Another route is being unexpected and unpredictable - but with consistency. The work Rethink has done for Ikea and Ketchup is fun and whimsical, and is so spot on brand and clever that it has an unmissable cumulative impact. Is there any other Ketchup constantly on your radar? Or any other place to buy Korken?

So the short answer is: Creativity.

Pulling focus on how some brands use their investment power and influence for good can inspire more planet positive programs.
It's harder and harder to find your audience as their screen time is spent in an ever growing world of streaming options.

What role do you see journalism playing in promoting and advocating for diversity and inclusion within the creative industry?

Not moving off the issue. Keep highlighting the work, the programs, and the progress. 

Who are your role models or mentors in journalism and the creative world? And what’s the best piece of career advice you’ve ever been given?

Too many to mention. I'm inspired by the people I meet in this industry more often than not. 

Re career advice, I was once asked at a TV market I was covering in Cannes if I wanted to be doing this 20 years from now. They asked it in a way that suggested I should not... although at the time I was very happy as Editor of Kidscreen magazine. (On reflection, I think maybe the person who asked that may have needed a career change).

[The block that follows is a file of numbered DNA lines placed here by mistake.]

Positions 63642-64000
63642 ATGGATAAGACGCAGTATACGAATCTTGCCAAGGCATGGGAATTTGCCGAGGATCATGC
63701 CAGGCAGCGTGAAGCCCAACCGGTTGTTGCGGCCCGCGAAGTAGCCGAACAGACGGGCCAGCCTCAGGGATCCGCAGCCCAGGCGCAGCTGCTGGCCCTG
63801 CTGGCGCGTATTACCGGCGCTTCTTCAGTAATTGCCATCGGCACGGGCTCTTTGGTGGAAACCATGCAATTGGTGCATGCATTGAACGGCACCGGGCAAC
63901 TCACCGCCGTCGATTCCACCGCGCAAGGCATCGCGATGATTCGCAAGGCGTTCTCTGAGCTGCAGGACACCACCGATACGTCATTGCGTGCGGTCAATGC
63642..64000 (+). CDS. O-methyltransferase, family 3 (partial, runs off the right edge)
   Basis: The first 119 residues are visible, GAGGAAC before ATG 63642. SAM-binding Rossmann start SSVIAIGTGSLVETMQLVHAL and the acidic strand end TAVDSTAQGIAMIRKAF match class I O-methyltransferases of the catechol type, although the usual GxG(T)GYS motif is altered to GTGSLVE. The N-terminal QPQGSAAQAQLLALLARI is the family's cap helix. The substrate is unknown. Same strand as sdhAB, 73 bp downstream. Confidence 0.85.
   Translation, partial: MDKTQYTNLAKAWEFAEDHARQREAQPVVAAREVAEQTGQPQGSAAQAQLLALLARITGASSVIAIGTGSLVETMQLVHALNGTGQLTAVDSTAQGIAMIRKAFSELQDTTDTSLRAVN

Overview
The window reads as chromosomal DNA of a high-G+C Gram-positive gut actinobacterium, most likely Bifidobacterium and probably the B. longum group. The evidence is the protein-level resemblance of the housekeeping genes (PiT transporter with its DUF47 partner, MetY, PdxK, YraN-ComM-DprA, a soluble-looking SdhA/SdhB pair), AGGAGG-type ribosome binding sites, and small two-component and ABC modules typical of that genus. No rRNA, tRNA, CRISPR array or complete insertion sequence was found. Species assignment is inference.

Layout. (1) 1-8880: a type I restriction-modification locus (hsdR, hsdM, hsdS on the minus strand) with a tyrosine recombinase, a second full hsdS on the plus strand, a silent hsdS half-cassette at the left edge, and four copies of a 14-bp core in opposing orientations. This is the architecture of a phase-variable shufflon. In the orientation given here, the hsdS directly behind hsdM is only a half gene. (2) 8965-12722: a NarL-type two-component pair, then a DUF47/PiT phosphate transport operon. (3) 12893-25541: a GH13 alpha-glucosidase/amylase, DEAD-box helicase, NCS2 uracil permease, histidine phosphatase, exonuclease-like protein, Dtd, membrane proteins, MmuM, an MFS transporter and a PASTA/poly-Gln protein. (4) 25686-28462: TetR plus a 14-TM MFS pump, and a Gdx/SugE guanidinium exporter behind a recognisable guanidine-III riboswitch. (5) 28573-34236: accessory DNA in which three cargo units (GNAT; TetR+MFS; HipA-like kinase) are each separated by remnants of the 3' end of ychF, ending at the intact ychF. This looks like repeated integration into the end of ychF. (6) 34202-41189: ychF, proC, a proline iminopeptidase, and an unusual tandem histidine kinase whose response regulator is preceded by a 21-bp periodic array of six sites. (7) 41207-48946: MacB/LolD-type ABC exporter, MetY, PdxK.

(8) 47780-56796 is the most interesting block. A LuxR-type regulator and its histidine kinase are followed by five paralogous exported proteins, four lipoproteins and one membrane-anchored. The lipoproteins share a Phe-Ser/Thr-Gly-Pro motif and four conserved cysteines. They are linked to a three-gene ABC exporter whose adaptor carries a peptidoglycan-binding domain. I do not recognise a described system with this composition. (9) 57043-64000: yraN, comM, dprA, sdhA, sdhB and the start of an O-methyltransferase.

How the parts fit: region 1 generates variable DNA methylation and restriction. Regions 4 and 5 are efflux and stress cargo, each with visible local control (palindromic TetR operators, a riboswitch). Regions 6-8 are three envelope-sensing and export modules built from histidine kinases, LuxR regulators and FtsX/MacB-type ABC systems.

But it did motivate me to keep moving up the ranks, and opened up wonderful opportunities to launch new brands, and work with many great teams.

On the flip side, when a really respected and inspiring journalism professor I was collaborating with saw how much I enjoyed working with the students on a project I'd given them as a visiting lecturer, he warned to not go too far away from the craft that you love. Luckily, I've kept a dual role that allows for both. I think that's a challenge we all grapple with...finding a balance and new ways to enjoy the journey.

What are the most memorable campaigns or creative projects you've covered and what made them stand out for you? 

The Dove Real Beauty campaign and Self Esteem Project has always stood out for me. In Canada, the work was led by a team of hugely inspirational women; Nancy Vonk and Janet Kestin who were at Ogilvy at the time, and Sharon McLeod who headed up the brand at Unilever. They went from strength to strength with the program - from the Evolution viral video, to an amazing stage play, and an education program to help young girls feel confident and reach their full potential.

Although they’re close neighbours, culturally speaking in what ways is Canadian advertising different to the American approach?

We have a wide range to cover, from cities that are very culturally diverse, to a province like Quebec that is predominantly French-speaking and has its own star system and media properties. 

There is less of a melting pot approach, and more of a focus on the individuality of the communities being targeted. Which is a challenge, given the market is 1/10 of the size of the U.S. So you see work that finds the connective tissue across different audience sectors. And that is a clever and beautiful thing. 

A recent Kruger campaign - Unapologetically Human - did a great job of that. A masterbrand campaign had a mass market anthem spot by Broken Heart Love Affair, and then different language versions were created with multicultural marketing agency Ethnicity Matters, with tracks by popular Asian and South Asian musicians in Hindi and Urdo, Cantonese and Mandarin.